Constant battle: Nataly now uses vaporizers and an inhaler to help her breath

Constant battle: Nataly now uses vaporizers and an inhaler to help her breath 

In the three weeks following her diagnosis, Nataly was admitted to the emergency room three more times after collapsing and being too weak to get up.

Subsequent COVID-19 tests have come back negative and a series of CT scans, chest X-rays, brain MRI scans, and blood work have come back as normal. However, Nataly is still suffering from terrible fatigue and memory loss over five months later and now must use an inhaler as she often finds herself short of breath.

‘My neurological assessment came out that I have mild cognitive deficiencies due to my foggy brain and fatigue,’ she said. 

‘I’m not able to do math easily, and it takes me a lot longer to problem solve compared to before.  

Unable to cope, Nataly’s parents made the decision to move her back into the family home, setting up a makeshift bedroom in the living room to care for her in her weakened state. 

Nataly is suffering from ‘long COVID,’ a condition in which symptoms including breathlessness, fatigue, anxiety, joint pain, and loss of taste persist weeks and sometimes even months after an initial diagnosis.

She is now largely confined to a wheelchair as walking for more than a few seconds is impossible, and she requires assistance from her parents to do everyday tasks.  

Help: Nataly, pictured with her mom, has to rely on her parents to take care of her and help her do everyday tasks such as showering

Help: Nataly, pictured with her mom, has to rely on her parents to take care of her and help her do everyday tasks such as showering 

Difficult: 'My family has to fix their schedule around me and it really sucks,' she said. 'I have become a financial and caregiving burden'

Difficult: ‘My family has to fix their schedule around me and it really sucks,’ she said. ‘I have become a financial and caregiving burden’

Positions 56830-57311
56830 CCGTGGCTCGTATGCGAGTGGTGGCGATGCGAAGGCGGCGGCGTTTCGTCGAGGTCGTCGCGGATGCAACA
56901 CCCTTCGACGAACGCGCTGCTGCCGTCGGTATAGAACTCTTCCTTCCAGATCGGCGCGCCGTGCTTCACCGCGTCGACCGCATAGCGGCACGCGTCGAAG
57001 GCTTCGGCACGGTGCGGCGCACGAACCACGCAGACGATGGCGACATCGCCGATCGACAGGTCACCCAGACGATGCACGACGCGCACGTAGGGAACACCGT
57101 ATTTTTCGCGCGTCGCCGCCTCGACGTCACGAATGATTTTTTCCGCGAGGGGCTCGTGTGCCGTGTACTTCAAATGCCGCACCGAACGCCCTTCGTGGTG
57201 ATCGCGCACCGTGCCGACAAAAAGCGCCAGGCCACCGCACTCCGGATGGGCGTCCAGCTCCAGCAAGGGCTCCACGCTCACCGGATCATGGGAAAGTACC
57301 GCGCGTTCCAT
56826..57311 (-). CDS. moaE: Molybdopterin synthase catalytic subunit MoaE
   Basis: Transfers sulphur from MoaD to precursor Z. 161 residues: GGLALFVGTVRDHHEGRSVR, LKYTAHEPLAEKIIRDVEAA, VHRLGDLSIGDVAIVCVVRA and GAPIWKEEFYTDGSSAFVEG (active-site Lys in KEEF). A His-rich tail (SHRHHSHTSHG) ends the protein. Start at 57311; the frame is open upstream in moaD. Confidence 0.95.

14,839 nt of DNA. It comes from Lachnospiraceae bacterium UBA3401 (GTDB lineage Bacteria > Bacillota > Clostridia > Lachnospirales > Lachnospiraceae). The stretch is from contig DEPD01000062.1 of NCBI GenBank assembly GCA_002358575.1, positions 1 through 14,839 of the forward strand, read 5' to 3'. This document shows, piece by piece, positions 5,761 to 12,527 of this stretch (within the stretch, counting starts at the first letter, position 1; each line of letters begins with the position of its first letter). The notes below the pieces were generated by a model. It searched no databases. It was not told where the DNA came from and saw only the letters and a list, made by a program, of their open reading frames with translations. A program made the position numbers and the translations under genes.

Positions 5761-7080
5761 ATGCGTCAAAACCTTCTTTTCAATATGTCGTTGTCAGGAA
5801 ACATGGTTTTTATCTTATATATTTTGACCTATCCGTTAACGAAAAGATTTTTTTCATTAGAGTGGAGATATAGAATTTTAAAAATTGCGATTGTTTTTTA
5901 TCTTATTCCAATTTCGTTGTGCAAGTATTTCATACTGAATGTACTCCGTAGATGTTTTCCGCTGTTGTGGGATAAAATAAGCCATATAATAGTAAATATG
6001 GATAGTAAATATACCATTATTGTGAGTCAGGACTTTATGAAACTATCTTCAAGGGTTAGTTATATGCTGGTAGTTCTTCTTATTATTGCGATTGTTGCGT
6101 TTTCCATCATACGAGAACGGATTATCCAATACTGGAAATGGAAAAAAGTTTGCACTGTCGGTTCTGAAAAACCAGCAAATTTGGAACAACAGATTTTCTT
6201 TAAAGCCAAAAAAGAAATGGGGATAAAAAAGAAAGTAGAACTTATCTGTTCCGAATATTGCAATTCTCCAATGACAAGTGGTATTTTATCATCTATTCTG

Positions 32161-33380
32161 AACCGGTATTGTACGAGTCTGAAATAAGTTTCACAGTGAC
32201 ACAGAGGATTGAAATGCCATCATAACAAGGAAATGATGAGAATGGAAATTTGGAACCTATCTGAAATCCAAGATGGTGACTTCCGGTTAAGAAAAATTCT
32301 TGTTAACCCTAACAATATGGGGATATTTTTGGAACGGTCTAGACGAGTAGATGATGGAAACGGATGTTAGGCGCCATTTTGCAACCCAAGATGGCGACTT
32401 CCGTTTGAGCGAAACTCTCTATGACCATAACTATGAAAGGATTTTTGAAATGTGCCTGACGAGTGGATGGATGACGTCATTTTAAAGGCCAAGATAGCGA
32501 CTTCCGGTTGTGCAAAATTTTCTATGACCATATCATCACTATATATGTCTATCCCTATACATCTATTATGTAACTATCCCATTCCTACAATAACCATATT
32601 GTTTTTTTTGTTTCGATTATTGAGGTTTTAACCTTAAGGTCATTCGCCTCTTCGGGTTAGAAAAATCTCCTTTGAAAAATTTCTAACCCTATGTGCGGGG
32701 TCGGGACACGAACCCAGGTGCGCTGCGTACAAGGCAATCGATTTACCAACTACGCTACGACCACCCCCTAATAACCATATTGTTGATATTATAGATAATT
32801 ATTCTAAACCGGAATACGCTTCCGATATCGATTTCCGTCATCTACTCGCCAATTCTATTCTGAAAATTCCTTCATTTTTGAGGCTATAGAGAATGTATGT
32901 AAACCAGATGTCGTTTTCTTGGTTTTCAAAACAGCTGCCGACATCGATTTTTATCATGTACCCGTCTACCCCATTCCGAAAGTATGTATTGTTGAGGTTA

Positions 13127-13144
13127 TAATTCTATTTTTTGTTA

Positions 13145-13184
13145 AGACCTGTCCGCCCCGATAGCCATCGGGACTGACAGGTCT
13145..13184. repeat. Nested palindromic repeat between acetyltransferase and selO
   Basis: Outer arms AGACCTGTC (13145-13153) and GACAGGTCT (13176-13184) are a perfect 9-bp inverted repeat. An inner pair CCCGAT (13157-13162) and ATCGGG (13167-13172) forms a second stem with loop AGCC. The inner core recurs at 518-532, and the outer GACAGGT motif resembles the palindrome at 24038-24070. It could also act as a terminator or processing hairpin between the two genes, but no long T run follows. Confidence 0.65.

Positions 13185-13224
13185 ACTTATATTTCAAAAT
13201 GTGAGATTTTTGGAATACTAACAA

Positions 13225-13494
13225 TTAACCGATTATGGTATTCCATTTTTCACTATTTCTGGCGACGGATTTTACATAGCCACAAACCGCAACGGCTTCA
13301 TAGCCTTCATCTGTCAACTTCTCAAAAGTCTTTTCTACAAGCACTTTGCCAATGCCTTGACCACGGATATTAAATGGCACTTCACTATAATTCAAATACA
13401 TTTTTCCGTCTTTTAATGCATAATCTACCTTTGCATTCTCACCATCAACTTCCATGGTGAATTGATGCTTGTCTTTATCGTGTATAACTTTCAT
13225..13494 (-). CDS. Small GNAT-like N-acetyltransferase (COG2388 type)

‘I can’t drive for myself and I can’t be alone at home because if I fall and no one is there to help me,’ she said. ‘Going out in public is difficult because it can be embarrassing if I fall and start shaking in front of people.

‘I need help going to the bathroom, to the shower, and even walking from room to room. I also need help with daily tasks like cooking and cleaning.

‘My family has to fix their schedule around me and it really sucks,’ she added. ‘I have become a financial and caregiving burden.’  

Nataly was planning on going to grad school in 2021 to study for a PhD in clinical neuroscience but has had to put this on hold due to her debilitating condition.

Scary: Nataly, pictured kayaking before she got sick, is suffering from 'long COVID,' a condition in which symptoms persist weeks and sometimes even months after a diagnosis

Scary: Nataly, pictured kayaking before she got sick, is suffering from ‘long COVID,’ a condition in which symptoms persist weeks and sometimes even months after a diagnosis

Uncertain times: 'The future looks really scary right now, not just for me, but for the world,' she said

Uncertain times: ‘The future looks really scary right now, not just for me, but for the world,’ she said 

Life on hold: Nataly was planning on going to grad school in 2021 to study for a PhD in clinical neuroscience but has had to put this on hold due to her debilitating condition

Life on hold: Nataly was planning on going to grad school in 2021 to study for a PhD in clinical neuroscience but has had to put this on hold due to her debilitating condition

She wants to make sure that young and healthy people understand that even if you are at a low risk of dying from the disease, it does not mean that you are exempt from the life-changing consequences that can come with it.

‘To young people, I want to tell them that Covid is a huge issue even if you aren’t old,’ Nataly said. It is a terrible illness and it sucks the life away from people.

‘I was planning on going to grad school, but my future plans have changed due to my situation. I think what the future holds are huge public health and economic problems.

‘We have young healthy people not able to work and provide an income. The future looks really scary right now, not just for me, but for the world,’ she added. 

‘It’s not worth risking your life, youth, and freedom, having to be bound to a wheelchair like I am.’